100 Incredible Science Lectures For The Flipped Classroom Open source, for both the classroom and the self-educator, proves an absolutely swoon-worthy digital ocean of information. Unsurprisingly, the sciences thrive in such a climate, with the Internet positively flooded with panels, lectures, Q&As, talks, complete and incomplete classes, demonstrations, and other conduits through which education flows. Our 2009 listing featured some of the best around, but it didn’t even scratch the surface of available content. Adding an additional 100 on top of that won’t, either! All the same, though, that doesn’t mean we’ll stop showcasing some great viewing, reading, and listening from the most impassioned researchers! STEM Behind Hollywood by Texas Instruments Scientists and experts who consult on Hollywood films and TV worked alongside leading math and science educators to create free classroom activities for TI-Nspire CX™ handhelds, TI-Nspire™ Teacher and Student Software, and TI-Nspire™ Apps for iPad. These activities center around the math and science behind Hollywood themes like zombies, superheroes, space and forensics, and they give students the chance to solve problems just like real-life scientists using the concepts behind their favorite movies and TV shows. TI’s STEM education advocate Her role as one of TV’s most endearing nerds — Amy Farrah Fowler on The Big Bang Theory — is hardly a stretch for TI’s brand ambassador, the Emmy-nominated actress Mayim Bialik. “STEM Behind Hollywood introduces students to what it looks and feels like to be a scientist. We're making math and science from movies and TV come to life by giving the concepts a visual representation with TI-Nspire™ technology.”

Science in 6 seconds: The best of Vine GE hosted a contest to make super-short science videos for Vine and the results feature some really clever, nifty little clips. The downside: This compilation is more than 4 minutes of 6-second videos. After a little while, the individual clips lose some of their punch. Plus, with just 6 seconds (and no explanatory interstitials) there are inevitably some Vines where what's going on is not going to be clear to everybody. And, unfortunately, GE doesn't seem to take the time to explain. Video for the English classroom For the language teacher, YouTube may be nothing less than one of the best sources of material the classroom has ever seen. In this article, I would like to share 12 clips that I have used in my own classroom. I hope that each clip will be representative of a type of video that may be of particular interest to language teachers. Note: In this article, we will be examining a number of clips that are hosted on the video-sharing site YouTube. Unfortunately, the site is blocked in a number of countries and in such cases the clips will not be accessible.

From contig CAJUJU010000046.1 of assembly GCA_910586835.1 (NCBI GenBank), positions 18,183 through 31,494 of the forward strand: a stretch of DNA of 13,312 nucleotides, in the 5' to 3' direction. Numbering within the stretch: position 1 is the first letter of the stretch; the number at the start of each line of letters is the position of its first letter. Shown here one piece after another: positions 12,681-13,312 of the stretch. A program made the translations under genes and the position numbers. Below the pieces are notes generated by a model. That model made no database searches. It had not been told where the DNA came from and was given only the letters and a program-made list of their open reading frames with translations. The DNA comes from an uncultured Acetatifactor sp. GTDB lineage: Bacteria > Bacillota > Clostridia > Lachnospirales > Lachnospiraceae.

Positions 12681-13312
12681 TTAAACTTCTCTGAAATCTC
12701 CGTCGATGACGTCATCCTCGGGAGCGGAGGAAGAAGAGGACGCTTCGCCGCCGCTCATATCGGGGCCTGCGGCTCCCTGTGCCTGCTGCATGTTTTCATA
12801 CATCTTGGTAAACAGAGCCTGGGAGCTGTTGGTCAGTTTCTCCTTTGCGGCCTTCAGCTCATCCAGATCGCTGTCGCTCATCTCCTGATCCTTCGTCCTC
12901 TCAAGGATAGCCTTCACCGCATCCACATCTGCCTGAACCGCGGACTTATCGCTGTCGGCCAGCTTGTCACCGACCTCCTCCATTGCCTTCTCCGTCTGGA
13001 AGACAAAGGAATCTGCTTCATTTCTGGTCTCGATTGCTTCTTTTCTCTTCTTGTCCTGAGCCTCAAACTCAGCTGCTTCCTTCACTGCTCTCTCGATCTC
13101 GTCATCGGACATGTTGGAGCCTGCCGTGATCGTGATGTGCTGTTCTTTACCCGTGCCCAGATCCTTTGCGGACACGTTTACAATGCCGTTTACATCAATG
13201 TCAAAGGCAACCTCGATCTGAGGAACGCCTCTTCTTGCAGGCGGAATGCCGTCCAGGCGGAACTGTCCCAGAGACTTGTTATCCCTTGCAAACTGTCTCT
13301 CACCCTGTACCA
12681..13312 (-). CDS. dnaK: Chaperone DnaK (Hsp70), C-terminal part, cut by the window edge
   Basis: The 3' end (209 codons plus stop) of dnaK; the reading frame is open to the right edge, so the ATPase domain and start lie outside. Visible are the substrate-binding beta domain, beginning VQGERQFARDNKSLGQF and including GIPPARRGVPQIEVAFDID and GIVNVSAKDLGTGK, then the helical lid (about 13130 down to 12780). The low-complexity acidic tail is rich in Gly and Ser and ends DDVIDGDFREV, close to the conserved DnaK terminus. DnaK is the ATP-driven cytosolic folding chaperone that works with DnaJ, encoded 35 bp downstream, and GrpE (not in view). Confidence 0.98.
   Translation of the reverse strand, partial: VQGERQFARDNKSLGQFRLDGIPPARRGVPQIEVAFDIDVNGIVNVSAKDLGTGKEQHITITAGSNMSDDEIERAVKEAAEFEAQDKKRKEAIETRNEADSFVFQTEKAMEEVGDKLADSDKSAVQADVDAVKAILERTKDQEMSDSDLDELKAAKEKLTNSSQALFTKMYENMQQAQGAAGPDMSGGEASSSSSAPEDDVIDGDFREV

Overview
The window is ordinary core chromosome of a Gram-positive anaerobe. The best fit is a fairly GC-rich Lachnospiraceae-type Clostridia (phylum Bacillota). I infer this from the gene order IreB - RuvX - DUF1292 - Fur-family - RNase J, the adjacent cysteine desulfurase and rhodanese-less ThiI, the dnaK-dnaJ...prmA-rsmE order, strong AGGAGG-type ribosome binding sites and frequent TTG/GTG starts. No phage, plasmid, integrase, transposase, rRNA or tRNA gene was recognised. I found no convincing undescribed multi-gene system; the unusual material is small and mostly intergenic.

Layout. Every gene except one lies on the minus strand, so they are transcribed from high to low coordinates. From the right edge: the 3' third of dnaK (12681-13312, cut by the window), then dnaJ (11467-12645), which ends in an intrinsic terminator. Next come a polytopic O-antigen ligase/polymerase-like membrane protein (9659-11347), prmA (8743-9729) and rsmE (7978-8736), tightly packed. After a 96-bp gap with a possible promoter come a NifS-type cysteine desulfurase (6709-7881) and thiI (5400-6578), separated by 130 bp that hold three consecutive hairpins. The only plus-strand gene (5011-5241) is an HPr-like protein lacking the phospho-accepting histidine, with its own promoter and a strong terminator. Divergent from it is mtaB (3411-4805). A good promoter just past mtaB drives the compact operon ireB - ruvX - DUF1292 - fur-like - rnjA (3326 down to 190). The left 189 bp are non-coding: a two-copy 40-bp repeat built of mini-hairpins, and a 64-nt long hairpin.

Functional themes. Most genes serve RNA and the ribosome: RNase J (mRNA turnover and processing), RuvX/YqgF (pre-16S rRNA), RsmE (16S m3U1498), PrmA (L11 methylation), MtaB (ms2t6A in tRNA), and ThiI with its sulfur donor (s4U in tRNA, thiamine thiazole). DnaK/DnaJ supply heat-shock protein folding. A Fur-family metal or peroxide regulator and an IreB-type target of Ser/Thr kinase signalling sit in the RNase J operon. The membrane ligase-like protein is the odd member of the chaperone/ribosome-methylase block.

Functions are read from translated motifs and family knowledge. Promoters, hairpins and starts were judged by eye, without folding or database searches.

ngss.nsta.org/#dci Registration Now Open for New Virtual Conference: NGSS Practices in Action Are you looking for practical strategies for integrating the Next Generation Science Standards (NGSS) into your classroom? Join NSTA for an intensive one-day virtual conference to learn how to apply the NGSS practices with K-12 students. During this web-based professional learning opportunity participants will: Explore the practices modeling, explanation and argumentation, and engineeringLearn about specific strategies by grade level and disciplineAsk questions of NGSS expertsEngage in dialogue with science educators from across the country Hone your understanding of NGSS and discover methods to use in your classroom right away during this can’t-miss opportunity.

Protest Music - All About Protest Music - Protest Music Overview What's so great about protest music? The most remarkable thing about protest music is that it helps people realize they're not alone in feeling a spirit of dissent against certain injustices, whether on a personal or more overarching governmental level. Great protest songs by artists like Pete Seeger and Woody Guthrie are so infectious, you can't help but sing along.